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You might look at the CGAL Manual, Section 24.3 "Offsetting a Polygon," which describes how to compute the offset curve for a simple polygon via convolutions. The left image below shows the basic idea (and also serves to illustrate Bill Thurston's point about drawing equal-radii circles), and the right image illustrates a challenging example. [Both images from the CGAL manual.] Offset curves are used in many practical contexts (e.g., numerically controlled (CNC) milling machines), and so have been studied intensively. Despite that study, there is no simple way known to compute the offset.

To further supplement Bill's answer, Adobe Illustrator has an "offset-curve" option: Select the curve, select "Object | Path > Offset Path ...", enter the radius, and you get something like this:

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You might look at the CGAL Manual, Section 24.3 "Offsetting a Polygon," which describes how to compute the offset curve for a simple polygon via convolutions. The left image below shows the basic idea (and also serves to illustrate Bill Thurston's point about drawing equal-radii circles), and the right image illustrates a challenging example. [Both images from the CGAL manual.] Offset curves are used in many practical contexts (e.g., numerically controlled (CNC) milling machines), and so have been studied intensively. Despite that study, there is no simple way known to compute the offset.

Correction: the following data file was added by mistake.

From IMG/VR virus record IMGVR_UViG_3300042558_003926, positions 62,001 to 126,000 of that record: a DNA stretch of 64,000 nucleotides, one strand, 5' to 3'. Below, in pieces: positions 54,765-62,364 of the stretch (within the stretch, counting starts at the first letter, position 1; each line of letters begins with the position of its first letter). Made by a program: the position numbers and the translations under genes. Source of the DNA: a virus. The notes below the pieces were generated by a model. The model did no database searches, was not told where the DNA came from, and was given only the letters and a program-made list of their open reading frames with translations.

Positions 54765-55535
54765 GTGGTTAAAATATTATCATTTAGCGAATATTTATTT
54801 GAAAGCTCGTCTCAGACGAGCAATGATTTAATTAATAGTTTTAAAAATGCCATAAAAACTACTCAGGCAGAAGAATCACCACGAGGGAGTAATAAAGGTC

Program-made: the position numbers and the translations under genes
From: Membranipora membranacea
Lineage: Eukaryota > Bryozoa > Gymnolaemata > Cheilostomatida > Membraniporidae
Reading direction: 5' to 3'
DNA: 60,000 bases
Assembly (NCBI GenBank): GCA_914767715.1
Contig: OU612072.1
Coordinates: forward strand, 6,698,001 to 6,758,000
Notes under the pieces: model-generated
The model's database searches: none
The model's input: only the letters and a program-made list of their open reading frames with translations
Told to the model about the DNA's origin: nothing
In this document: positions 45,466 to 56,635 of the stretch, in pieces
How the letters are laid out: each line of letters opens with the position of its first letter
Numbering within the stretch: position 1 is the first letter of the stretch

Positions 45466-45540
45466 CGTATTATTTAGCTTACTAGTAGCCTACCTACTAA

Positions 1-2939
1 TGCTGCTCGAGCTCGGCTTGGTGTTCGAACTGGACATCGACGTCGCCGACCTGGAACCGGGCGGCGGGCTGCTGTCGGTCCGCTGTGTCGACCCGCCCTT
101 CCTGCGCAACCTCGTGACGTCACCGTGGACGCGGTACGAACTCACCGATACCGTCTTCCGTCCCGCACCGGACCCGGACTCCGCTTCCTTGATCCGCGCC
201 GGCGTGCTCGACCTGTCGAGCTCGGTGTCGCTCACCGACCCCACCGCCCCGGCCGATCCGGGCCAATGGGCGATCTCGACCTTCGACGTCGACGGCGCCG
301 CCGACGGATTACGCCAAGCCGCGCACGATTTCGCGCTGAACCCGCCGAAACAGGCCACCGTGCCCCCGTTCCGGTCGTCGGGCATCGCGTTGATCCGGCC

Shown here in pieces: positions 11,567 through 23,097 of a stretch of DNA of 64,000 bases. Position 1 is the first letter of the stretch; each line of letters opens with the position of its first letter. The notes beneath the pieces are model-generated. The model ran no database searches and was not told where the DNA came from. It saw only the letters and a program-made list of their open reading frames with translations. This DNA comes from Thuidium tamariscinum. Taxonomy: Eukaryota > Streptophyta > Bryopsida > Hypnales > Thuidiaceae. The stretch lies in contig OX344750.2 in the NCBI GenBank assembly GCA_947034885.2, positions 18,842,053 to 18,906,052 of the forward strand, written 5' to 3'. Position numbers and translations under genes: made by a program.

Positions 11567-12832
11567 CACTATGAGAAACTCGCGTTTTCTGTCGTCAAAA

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You might look at the CGAL Manual, Section 24.3 "Offsetting a Polygon," which describes how to compute the offset curve for a simple polygon via convolutions. The left image below shows the basic idea (and also serves to illustrate Bill Thurston's point about drawing equal-radii circles), and the right image illustrates a challenging example. [Both images from the CGAL manual.] Offset curves are used in many practical contexts (e.g., numerically controlled milling machines), and so have been studied intensively. Despite that study, there is no simple way known to compute the offset.